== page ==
With so many neighbors getting together to purchase whole carcasses from local meat CSAs, area food educators have stepped up to offer courses in “nose-to-tail eating.” What’s the deal, and why should you care? Omnivores, read on.

So, What Do I Do With This Pig’s Head?

The phrase “nose-to-tail” was coined by London chef Fergus Henderson in his instant 2004 classic, The Whole Beast. But the philosophy hearkens back to the days when much care and passion went into preparing meat dishes and not one juicy bit was spared.

A good example? Porchetta, the unofficial darling of the Portland foodie crowd, is a traditional Italian preparation. You can find porchetta sandwich interpretations at food carts (Lardo, The People’s Pig), or you can learn to prepare it on your own. It’s the entire body of a pig, deboned, carefully taken apart and stuffed (herbs, meat, fat, vegetables), then put back together in its original shape and roasted on a spit. Whew. Makes me tired just thinking about it.

And maybe it should. That’s what nose-to-tail enthusiasts say.

Tressa Yellig of Salt, Fire & Time slicing pork liver.
Tressa Yellig of Salt Fire & Time slicing pork liver.

“Using every part of the animal not only honors the life and death of the animal and encourages a no-waste mentality but from a nutrition perspective, this truly satisfies a philosophy of whole foods eating,” says Tressa Yellig, of Salt Fire & Time. “All parts of the animal are intended to be eaten in the course of its breaking down, because in collaboration they digest better. The fats, proteins, enzymes, and minerals are all in different concentrations in different parts of the animal, and are [all] needed to finish a complete protein profile.”

Nose-to-tail eating not only offers greater nutritional integrity and a broader range of flavor, but it engages the chef in a more holistic cooking experience.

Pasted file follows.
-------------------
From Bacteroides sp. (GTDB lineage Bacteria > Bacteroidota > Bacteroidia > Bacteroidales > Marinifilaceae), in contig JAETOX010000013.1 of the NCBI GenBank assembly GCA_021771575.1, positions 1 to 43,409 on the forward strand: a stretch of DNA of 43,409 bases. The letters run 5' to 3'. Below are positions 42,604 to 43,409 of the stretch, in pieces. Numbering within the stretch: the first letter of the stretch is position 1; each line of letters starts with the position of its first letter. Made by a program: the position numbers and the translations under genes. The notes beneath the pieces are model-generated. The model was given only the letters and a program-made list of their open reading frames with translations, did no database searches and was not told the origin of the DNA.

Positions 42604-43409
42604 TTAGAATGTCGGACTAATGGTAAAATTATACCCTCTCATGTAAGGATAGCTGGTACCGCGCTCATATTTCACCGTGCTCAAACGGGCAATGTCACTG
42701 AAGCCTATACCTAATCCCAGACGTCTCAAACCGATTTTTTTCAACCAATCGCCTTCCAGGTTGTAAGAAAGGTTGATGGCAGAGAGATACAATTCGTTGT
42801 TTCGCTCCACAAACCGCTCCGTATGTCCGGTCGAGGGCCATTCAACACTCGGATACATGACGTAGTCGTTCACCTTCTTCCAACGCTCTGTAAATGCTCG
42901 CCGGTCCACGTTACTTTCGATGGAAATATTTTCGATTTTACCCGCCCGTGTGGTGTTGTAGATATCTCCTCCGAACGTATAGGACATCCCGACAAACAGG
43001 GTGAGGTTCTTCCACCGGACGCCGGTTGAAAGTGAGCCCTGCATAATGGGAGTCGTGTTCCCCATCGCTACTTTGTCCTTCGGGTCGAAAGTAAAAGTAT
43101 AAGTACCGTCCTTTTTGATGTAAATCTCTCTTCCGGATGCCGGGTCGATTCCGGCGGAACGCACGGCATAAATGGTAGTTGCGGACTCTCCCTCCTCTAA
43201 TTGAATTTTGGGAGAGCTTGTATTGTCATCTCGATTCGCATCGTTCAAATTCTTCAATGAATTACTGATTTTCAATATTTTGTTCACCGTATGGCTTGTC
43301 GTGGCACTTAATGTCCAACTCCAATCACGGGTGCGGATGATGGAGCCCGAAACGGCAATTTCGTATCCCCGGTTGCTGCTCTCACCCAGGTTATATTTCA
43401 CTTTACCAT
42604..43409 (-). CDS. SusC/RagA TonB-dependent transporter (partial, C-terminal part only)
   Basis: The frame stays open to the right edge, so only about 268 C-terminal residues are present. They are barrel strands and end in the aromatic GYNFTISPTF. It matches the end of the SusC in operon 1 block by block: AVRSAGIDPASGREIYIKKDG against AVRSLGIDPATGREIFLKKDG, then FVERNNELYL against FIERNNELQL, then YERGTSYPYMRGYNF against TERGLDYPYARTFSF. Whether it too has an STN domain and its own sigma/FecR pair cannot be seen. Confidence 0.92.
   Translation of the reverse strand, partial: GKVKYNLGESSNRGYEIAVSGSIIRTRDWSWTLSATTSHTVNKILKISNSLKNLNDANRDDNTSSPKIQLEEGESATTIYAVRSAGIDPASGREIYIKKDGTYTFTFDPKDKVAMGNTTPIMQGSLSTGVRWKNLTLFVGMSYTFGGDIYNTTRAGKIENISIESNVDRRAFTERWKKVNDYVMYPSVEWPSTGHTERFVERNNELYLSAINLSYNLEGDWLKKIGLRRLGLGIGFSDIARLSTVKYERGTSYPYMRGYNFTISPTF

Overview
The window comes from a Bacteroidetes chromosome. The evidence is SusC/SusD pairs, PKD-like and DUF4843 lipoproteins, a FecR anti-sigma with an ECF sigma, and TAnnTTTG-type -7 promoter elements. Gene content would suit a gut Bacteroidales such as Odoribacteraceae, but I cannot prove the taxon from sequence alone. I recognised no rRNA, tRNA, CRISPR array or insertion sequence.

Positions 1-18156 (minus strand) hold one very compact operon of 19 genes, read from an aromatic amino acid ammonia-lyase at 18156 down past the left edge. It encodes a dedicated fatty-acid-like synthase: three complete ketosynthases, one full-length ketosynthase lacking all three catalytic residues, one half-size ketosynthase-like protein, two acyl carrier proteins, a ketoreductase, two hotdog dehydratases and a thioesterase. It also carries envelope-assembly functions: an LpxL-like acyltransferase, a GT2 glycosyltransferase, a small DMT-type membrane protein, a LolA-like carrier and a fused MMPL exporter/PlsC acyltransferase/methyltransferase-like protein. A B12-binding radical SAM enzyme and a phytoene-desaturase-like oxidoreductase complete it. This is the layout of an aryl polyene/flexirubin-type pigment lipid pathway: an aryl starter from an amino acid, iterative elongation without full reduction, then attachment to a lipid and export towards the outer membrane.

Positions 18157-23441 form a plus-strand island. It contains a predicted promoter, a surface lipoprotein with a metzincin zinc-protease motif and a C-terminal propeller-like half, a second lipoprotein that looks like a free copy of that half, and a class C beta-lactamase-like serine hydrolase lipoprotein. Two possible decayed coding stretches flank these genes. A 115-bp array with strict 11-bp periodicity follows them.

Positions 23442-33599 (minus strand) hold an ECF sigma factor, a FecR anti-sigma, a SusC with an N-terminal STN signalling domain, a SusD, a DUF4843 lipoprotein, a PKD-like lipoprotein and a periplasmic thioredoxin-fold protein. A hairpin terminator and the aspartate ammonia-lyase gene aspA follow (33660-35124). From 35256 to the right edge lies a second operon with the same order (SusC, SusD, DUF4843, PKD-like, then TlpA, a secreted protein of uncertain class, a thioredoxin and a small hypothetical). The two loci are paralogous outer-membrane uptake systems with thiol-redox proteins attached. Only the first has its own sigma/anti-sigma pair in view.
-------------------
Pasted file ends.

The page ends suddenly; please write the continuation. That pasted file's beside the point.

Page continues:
“As people learn more about whole animal butchery, they are exposed to just that, the whole animal,” says Portland’s own Berlin Reed, The Ethical Butcher. “Scrambled brains and pâtés, learning to use caul fat, creating the perfect bone broth—these are all techniques one picks up along the way.”

Watch his site for announcements of upcoming dinners, classes, and events, part of his Bacon Gospel and Heritage Breed Supper Club series, and consider one of the following offerings from Portland’s whole-animal experts.

Portland Meat Collective

Portland Meat Collective butchery class. Photo: © Lisa Teso 2011
Portland Meat Collective butchery class. Photo: © Lisa Teso 2011

Founder Camas Davis learned classic butchery techniques from a family of traditional butchers in France, then brought the art home to Portland. PMC is a self-billed meat CSA and “traveling butchery school,” offering a wide variety of classes all over the city. Choose from: Lamb Butchery & Cookery, Ladies Only Butchery Class, Basic Pig Butchery for Home Charcuterie, Sausage Making, and something called French Seam Butchery (coming up on March 16) which is a traditional European method of breaking down animals according to their muscle seams (American butchery tends to cut through muscle).